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ResourcesVisa & Immigration LawUS Immigration LawTrump Executive Order May Result in Slower Visa Application Processing

Trump Executive Order May Result in Slower Visa Application Processing

Transcript of the above video:

Today, we're talking about a recent executive order that hasn't really garnered as much news that's come down from the Trump administration. It hasn't been a quite prospect headline the same way that certain other things have come across the headlines when it comes to the Trump especially with the topic immigration.

This executive order is, in a way, a little bit more solo to a certain extent but it should be noted and as I've stated since Trump became President I've always felt that many of these policies that Trump has had may have looked limited to specific routes or specific geographic areas but would have wider and further reach and consequences than simply that. Most notable are things like the now it seems to me fairly broadly applied scrutiny of various groups by specific consular officers at specific posts for more “extreme vetting" is at work. That appears possible in the longer run, in the bigger picture to be a more broadly implemented aspect of visa processing.

But notably in this video, we're talking about a very recent executive order. This executive order came down June 21, 2017 - Presidential Executive Order amending Executive Order 13597. I'm going to read the relevant section and we're going to get kind of a little deep into this. I'm quoting from White here. Section 1 Amendment to Executive Order 13597 - Executive Order 13597 January 19, 2012 Establishing visa and foreign processing goals and the Task Force on Travel and Competitiveness is amended by the leading sub-section B-2 of Section 2 of that order.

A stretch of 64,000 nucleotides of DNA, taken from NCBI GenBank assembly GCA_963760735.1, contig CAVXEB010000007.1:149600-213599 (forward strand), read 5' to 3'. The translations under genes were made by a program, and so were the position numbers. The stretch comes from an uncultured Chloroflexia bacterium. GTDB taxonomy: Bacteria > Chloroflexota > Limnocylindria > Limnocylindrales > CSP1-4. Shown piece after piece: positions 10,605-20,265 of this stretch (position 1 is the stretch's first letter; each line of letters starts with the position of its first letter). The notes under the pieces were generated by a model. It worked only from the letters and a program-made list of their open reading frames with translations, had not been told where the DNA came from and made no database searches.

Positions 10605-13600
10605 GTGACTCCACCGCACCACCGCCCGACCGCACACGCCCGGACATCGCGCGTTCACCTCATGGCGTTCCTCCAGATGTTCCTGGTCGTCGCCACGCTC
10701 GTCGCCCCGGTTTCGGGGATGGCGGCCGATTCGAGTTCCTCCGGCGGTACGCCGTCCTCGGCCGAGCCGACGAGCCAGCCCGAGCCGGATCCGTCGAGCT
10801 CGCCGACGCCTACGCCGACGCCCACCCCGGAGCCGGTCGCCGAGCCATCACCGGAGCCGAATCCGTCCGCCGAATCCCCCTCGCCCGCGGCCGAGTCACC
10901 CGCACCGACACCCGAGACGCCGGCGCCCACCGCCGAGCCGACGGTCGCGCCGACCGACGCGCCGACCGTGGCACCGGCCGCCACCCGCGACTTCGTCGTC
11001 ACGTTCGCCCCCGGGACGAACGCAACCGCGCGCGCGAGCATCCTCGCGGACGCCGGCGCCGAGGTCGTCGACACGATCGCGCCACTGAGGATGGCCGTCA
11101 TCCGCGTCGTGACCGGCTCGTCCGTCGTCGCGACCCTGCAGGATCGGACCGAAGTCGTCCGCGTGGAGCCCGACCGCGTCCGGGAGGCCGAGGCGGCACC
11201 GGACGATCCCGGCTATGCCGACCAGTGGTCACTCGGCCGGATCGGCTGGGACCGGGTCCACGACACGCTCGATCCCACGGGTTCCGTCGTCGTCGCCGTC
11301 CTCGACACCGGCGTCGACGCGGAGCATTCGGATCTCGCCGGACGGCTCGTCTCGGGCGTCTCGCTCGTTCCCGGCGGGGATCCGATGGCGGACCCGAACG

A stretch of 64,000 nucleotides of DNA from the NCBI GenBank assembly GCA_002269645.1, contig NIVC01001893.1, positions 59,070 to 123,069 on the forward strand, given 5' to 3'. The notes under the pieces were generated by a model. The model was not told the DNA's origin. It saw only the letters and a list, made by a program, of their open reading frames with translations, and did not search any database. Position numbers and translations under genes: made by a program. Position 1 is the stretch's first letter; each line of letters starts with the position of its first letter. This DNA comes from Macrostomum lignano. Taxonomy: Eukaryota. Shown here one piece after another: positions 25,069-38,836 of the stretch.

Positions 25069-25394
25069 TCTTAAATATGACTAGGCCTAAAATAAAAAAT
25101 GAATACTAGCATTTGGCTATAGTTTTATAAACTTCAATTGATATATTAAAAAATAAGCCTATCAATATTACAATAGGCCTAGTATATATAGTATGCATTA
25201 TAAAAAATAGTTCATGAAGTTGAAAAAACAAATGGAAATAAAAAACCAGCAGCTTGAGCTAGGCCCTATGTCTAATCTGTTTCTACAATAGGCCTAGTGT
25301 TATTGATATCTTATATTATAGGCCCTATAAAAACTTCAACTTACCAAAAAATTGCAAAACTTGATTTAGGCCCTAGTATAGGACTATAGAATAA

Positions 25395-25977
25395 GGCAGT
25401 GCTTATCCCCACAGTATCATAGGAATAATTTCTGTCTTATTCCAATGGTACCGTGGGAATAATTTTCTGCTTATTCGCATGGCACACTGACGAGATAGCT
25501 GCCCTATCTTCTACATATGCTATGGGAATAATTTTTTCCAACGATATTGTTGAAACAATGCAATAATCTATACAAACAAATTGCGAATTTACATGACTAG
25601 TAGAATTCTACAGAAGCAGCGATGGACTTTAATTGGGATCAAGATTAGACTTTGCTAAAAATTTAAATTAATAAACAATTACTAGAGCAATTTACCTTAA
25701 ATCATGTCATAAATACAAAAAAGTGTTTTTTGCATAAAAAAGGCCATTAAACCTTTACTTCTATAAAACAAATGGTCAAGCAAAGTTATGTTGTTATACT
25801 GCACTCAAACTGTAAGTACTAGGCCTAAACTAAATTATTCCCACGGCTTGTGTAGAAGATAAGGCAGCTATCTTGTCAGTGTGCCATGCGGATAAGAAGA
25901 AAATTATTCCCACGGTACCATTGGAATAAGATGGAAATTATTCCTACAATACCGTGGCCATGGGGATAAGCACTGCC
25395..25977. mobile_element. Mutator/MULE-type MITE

So that's Trump has done. President Trump has made an executive order to amend a prior executive order and delete specific language. This is one of those situations where we're going to sort of now look back at what was there and what is now gone. So specifically executive order establishing visa and foreign processing goals and the Task Force on Travel and Competitiveness January 19th, 2012. This was obviously under Trump's predecessor Barack Obama. Section 2 B-2 specifically and I quote "It showed that 80 percent of non-immigrant visa applicants or interview within three weeks of receipt of applications recognizing the resources and security considerations and the need to ensure provision of consular services to U.S. citizens may dictate specific exceptions.

So what is this saying? What are the practical implications of all of these? President Trump has gone ahead and made an executive order deleting that specific sub-section so now, basically there's no longer any top down policy impetus to go ahead and ensure that 80 percent of non-immigrant visa applicants are interviewed within three weeks of the time the application is filed. So this was never a requirement but these types of policies tend to be implemented with a great deal of zeal by officers at various U.S. embassies and U.S. consulates abroad. So although it was never part and fast of rule, it's very clear that it was a priority of the previous administration to go ahead and get these visa applications processed. Trump has cancelled that order, deleted it. It is no longer considered a policy priority to go ahead and process visa applications quickly.